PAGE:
THE BIG INTERVIEW: Let's get to work
Creating jobs is South Africa's single most important task. It is central to the government's priority objective of eliminating poverty by 2030 and moving away from the present resource-intensive economy, which the National Planning Commission says is unsustainable.
Like any employer, countries need people with the relevant training and skills to do the jobs required so they can become valuable contributors to the economy. That there is a critical shortage of the skilled workers required for rural development and to lift people out of poverty is beyond debate.
The challenges facing government and society are substantial, but not insurmountable. These include:
Low literacy levels, which hinder the development of agricultural and other basic vocational skills;
A shortage of the skills needed for agricultural production, food security and sustainable rural development. These include:
- Literacy and numeracy skills;
- Basic decision-making and problem-solving;
- Technical and vocational skills in agriculture, and land and water management;
- Leadership, planning and management skills;
- Social, interpersonal and communication skills;
- Negotiation and facilitation skills;
- The critical thinking that is necessary for fostering innovation and change;
- Food preservation and processing skills;
- Marketing skills;
- Business, income-generating and entrepreneurial skills; and
- The awareness of social, political and legal institutions that are necessary for effective participation in civil society.
Many of these skills could be considered the building blocks for success in the modern world and should be gained through primary and secondary education. Unfortunately, this has not been the case as the education system has failed many youngsters, especially in rural areas.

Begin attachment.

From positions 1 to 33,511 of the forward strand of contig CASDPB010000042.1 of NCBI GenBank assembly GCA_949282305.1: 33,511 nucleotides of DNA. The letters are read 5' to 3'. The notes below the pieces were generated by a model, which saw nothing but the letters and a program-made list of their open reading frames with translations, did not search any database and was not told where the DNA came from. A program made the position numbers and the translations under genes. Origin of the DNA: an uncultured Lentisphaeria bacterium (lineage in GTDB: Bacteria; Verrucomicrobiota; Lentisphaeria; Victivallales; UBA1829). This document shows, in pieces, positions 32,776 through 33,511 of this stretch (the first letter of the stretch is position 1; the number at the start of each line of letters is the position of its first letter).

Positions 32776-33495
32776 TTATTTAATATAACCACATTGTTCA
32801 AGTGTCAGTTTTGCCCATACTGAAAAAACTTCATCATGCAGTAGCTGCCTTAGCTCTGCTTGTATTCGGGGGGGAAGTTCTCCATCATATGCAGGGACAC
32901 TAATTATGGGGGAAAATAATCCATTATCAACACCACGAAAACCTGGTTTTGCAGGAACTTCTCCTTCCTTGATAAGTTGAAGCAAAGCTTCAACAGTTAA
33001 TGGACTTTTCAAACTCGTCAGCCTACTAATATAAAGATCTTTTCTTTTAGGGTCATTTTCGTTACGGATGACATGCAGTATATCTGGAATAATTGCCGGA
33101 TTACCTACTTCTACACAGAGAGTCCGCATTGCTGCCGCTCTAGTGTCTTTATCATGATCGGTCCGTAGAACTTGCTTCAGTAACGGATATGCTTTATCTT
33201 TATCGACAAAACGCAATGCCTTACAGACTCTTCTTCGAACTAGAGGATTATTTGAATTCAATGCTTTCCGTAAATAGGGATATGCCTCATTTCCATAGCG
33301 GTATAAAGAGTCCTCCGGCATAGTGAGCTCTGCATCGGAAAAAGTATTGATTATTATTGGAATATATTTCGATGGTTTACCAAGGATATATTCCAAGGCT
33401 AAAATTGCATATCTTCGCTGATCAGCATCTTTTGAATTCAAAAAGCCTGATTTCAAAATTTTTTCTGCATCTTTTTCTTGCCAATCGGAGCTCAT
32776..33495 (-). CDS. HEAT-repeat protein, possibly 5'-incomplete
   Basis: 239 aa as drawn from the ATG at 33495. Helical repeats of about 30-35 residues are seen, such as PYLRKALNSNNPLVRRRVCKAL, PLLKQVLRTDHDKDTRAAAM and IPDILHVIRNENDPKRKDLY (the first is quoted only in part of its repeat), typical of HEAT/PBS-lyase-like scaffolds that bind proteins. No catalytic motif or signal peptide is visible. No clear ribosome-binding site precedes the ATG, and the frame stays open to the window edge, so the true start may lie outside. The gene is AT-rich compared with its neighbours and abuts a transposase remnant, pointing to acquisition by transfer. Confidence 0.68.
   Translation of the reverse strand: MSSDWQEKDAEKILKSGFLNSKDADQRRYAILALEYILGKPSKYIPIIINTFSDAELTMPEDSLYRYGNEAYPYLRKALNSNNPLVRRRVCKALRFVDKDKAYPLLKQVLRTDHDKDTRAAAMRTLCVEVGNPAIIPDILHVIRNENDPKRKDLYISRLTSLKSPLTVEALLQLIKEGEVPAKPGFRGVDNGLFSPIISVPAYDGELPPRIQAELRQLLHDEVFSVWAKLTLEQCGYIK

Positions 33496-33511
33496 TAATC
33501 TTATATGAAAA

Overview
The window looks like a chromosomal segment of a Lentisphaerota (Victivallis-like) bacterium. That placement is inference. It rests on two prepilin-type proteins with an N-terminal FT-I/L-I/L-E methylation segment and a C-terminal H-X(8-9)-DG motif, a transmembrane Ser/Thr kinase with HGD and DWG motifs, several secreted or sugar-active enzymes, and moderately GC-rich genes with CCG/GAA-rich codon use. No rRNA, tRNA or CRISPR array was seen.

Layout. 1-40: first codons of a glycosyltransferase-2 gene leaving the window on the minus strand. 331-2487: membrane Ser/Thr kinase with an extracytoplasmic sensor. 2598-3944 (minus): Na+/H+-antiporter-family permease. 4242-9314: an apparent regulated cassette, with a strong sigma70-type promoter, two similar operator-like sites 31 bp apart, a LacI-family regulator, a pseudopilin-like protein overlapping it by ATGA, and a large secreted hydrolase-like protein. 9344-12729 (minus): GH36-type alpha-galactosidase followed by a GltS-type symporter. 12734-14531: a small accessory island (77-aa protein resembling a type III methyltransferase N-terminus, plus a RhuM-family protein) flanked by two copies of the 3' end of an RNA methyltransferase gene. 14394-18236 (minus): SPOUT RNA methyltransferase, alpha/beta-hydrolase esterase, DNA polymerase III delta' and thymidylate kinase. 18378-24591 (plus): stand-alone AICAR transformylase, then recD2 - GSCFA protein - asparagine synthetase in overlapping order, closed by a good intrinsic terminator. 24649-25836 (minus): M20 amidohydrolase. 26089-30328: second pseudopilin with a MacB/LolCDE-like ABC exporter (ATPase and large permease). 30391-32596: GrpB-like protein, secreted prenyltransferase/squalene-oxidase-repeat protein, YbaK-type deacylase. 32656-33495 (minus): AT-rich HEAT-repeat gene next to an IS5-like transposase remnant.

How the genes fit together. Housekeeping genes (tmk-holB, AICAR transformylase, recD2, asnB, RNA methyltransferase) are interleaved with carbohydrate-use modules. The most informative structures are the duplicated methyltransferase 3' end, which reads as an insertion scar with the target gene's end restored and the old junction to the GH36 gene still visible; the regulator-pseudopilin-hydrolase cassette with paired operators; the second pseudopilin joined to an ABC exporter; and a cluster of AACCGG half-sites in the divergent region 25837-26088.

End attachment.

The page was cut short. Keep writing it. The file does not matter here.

The National Development Plan's objective is to attack the blight of poverty and nurture economic growth while creating a virtuous cycle of expanding opportunities and rising living standards. With a growing economy and the objective of sustaining 6% economic growth, we need to invest heavily in education and skills. Unemployment is among the highest in the world in South Africa, with a high proportion of "working poor" in the rural areas. It is imperative that the government implements a comprehensive rural educational strategy, agrarian reform and measures to ensure food security.
Better food security and a decline in poverty have been achieved in countries such as China and Vietnam, where the state has been determined and passionate in implementing the necessary reforms.
It goes without saying that Africa needs substantial investment in respect of education and training, yet some statistics on the "African Diaspora" sound a positive note for the future of the continent.
About 300000 African professionals live and work outside the continent. Of these, 75% to 80% completed the majority of their schooling in Africa but had little work experience before emigrating. To fill the gap caused by this brain drain, countries in Africa employ up to 150000 expatriate professionals at a cost of $4-billion a year. Clearly, this is not sustainable and we need to attract emigrants back as contributors to Africa's economy.
If South Africa wants to meet the National Development Plan's aggressive targets of reducing unemployment from 27% to 6% by 2030, 11 million more jobs must be created. Additionally, the proportion of adults working in rural areas must rise from the present 29% to 40%.
We need to retain skills, invest in education, and create and implement agrarian reform to help small-scale farmers. Innovative public-private partnerships must be forged to support the green economy, build on conservation efforts and develop a robust skills and training regime - especially to develop entrepreneurship and innovation.
- Bimbassis is senior manager at Deloitte Consulting. This article first appeared on Creamer Media's www.polity.org.za